Wednesday, March 4, 2009

Greenhouse - Chemical Control of Thrips

Thrips are a major insect pest in greenhouses and are notorious for transmitting viruses such as INSV. The following are some guidelines for controlling thrips with insecticides.

For growers using pesticides to manage thrips, plan to treat in the early evening. Thrips have two mass flights per day, so sprays in the early evening may contact more thrips. Small droplet sprays, repeated applications (two to three sprays about 5 days apart) and treating before you see a peak in adult numbers on yellow sticky cards are critical. Adult thrips numbers on cards tend to peak every two to three weeks. Apply insecticides before this peak, so adults will be killed before they lay eggs. A mass aggregretion pheromone or thrips lure is also available to be placed into sticky cards to aid in early detection of thrips.

To manage thrips, shorten spray intervals to 4-5 days and rotate pesticides with different modes of action. Some options for management (based upon grower feedback) include Avid (abamectin-group 6) tank mixed with Azatin (azadirachtin- Group 18B), Mesurol (methiocarb-group 1A), Pedestal (novaluron-group 15) tank mix with Pylon (chlorfenaphyr- group 13), Safari (dinotefuran Group 4A) and Conserve (spinosad-group 5). Overture (pyridalyl) (unknown mode of action) has contact, translaminar and some ingestion activity and can be added into your rotation program. It is labeled for thrips and caterpillars but may take from 7 to 14 days before you see control.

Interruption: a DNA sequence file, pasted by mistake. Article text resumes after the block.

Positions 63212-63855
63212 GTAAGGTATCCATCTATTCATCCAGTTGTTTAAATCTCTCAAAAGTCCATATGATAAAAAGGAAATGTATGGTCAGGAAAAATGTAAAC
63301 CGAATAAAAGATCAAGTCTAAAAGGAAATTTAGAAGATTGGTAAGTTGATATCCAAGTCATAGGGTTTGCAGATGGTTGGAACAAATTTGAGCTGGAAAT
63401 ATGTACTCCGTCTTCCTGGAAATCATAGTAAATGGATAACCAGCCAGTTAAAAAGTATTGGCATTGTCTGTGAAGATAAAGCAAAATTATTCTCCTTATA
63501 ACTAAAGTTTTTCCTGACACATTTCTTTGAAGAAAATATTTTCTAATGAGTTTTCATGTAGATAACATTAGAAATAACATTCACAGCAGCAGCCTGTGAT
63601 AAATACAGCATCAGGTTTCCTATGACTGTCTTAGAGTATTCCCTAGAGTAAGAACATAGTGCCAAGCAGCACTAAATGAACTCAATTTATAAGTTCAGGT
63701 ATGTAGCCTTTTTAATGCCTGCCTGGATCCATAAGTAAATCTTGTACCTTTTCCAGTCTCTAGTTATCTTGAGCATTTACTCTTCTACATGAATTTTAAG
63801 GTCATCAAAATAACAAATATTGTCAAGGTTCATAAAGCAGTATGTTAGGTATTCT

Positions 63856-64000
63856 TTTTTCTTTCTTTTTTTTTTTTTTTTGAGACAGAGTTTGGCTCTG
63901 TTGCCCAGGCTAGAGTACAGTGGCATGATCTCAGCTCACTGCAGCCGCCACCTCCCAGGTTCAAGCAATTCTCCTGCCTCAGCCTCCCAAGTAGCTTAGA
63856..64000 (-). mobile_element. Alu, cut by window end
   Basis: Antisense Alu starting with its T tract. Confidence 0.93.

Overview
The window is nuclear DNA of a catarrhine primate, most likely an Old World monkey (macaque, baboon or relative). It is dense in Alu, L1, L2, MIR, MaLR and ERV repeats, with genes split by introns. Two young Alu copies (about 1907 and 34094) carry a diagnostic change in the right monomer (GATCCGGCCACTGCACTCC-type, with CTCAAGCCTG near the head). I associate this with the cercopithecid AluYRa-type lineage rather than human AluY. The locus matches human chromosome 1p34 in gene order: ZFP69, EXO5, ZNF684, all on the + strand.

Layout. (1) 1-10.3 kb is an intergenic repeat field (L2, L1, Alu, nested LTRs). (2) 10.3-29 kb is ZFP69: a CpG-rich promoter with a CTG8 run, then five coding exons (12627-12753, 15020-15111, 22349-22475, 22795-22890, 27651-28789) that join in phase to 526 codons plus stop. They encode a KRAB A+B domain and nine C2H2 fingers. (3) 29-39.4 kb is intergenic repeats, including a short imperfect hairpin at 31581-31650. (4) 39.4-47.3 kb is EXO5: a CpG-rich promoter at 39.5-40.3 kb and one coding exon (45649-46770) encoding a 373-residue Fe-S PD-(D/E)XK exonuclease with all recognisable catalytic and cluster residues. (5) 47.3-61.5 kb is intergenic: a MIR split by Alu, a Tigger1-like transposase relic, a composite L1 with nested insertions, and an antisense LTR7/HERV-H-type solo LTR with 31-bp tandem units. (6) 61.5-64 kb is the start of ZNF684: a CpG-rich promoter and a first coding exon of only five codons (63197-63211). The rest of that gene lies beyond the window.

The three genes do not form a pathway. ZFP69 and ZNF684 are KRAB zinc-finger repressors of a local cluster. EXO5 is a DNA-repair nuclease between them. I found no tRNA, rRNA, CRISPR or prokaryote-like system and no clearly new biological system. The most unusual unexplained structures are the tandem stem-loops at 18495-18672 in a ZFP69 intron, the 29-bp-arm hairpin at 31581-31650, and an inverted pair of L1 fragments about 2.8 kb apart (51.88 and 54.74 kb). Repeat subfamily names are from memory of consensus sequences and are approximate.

Horticultural oil (Pure Spray Green, Saf-T-Side, or Ultra fine oil) may also be an option provided label cautions regarding plant safety are followed. Note that Mesurol has a 24 hour REI plus it may leave an unsightly residue and Pedestal is an IGR labeled for immature stages. In addition, TriStar (acetamiprid - group 4A) or Aria (flonicamid - Group 9C) may help suppress thrips.
Growers often ask about adding sugar to their spray for thrips management. Recent research by Raymond Cloyd, Kansas State University showed that the addition of brown sugar and other sweeteners to lure thrips from hiding does not work and in some cases can cause the growth of black sooty mold.

Reprinted from "Reviewing Thrips Management" by Leanne Punt, University of Connecticut and Tina Smith, University of Massachusetts in a February 27, 2009 post on the New England Greenhouse Update website

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